“This project doesn’t make sense without dance... every second of the choreography has an intention and a reason why we do it. It’s just not meant to only be heard, we always wanted a fully involved experience.”

Slumber: Let’s talk about R&D in particular. As an album, more clearly than your last collections, comes entwined with a story arc of a relationship conveyed by spoken word portions. Did this narrative influence your choreography?

Emily: I feel like we gave ourselves a lot of freedom choreographing R&D. I listened to the songs, daydreamed a little bit, and noted the feelings/textures/vibes the song gave me and tried to make movement that reflected that. I think every dance has moments of lyrical and musical influence. We’ve never been too strict about staying within the narrative Connor creates but we absolutely aim to complement it. 

LB: Some songs very clearly reflect the narrative, like Dana Be Mine. The choreography is very lovey-dovey with some partner work and kind of flirty movements. But some choreography is influenced by just the music rather than the narrative.

Slumber: What was your each of your favorite songs on R&D to choreograph and why?

LB: Probably “Ricky Ruin Me”. We’ve only ever performed it once, but I got to explore some partnering-contact stuff which was fun. The song itself is really emotional too so I kind of experienced some catharsis in the process and in the performance.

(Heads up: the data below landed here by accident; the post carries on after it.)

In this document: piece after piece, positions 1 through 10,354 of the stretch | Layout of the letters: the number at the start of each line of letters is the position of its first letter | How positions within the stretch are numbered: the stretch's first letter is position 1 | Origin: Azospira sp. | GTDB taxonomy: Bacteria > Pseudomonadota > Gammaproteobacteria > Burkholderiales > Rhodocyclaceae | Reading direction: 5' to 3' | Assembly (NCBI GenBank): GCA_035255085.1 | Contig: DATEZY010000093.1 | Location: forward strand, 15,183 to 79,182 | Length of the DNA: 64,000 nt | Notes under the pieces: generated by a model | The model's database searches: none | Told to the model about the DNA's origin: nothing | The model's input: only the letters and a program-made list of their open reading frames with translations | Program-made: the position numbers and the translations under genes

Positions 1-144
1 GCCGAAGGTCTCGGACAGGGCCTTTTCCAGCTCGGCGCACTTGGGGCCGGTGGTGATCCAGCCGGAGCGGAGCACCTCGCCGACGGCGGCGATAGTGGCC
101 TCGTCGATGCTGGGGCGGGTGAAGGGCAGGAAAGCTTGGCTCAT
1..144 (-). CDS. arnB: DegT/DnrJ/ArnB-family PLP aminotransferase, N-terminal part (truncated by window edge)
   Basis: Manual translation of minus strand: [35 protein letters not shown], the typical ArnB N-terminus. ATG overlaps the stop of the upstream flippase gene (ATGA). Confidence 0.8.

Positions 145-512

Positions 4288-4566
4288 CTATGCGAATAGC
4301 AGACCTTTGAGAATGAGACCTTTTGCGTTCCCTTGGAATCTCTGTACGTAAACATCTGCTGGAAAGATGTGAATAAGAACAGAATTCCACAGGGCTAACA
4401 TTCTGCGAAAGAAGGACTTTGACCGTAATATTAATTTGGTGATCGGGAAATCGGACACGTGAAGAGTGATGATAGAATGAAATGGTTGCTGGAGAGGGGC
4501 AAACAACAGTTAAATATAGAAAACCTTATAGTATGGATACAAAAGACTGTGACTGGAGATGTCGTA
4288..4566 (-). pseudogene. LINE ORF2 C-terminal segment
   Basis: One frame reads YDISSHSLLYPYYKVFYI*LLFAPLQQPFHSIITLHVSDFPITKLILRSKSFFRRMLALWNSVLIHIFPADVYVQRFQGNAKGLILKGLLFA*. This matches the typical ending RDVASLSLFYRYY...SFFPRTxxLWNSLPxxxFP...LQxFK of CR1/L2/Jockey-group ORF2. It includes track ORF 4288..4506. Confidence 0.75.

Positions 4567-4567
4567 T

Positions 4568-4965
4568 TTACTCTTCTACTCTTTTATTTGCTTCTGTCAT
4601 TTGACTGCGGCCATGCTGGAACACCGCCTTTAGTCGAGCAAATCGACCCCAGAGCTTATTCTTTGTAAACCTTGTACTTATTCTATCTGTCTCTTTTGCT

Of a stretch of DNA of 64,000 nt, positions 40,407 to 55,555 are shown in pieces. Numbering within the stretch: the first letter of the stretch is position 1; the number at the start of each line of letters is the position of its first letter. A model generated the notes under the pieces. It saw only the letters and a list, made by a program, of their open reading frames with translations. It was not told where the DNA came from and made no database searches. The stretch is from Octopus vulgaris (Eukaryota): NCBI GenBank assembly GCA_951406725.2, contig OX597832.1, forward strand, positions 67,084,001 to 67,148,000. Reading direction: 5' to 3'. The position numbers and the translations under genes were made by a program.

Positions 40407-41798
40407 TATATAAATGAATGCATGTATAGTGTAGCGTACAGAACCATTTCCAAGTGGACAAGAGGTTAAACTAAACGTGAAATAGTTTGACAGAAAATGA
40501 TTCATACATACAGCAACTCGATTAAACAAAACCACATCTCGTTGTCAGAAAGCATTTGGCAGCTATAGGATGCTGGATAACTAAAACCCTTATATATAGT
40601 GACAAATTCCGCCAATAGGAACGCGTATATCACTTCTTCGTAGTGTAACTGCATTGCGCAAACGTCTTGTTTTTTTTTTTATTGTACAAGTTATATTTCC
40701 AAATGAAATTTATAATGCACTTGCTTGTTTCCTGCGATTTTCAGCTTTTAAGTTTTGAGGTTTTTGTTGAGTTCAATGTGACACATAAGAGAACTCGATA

Emily: Choreographing “Into You” was a really lovely experience for me. I originally choreographed the song for the music video and later adapted it for live performance. I was able to make something that was completely my movement style. Looking back on it now I would do some things differently, but I really appreciate the experience for everything I learned from it. 

Yuriko: “Something Real”  was surprisingly my favorite to choreograph. It was later in the process and we were pretty tight on time. We decided to go around the room and each choreograph two to three 8-counts. It was pretty impromptu and not the typical way we choreograph but it ended up working out well. Everyone was involved. It allowed us to feed off each other’s energy and connect with the other person’s choreography before and after your own. It was kind of like stitching a quilt together, and thankfully it came together in the end. 

Francis: For “One and Only”, I co-choreographed with Emily and that was my favorite experience. Choreographing on my own, I get way too caught up in my head. Working with another person, especially Emily, I get to just generate movement, and then her and I can collaborate to sculpt a more refined vision of what we want. It’s my favorite dance to perform. 

Slumber: Have you begun choreographing for the next album? How do you approaching new material compared to previous releases?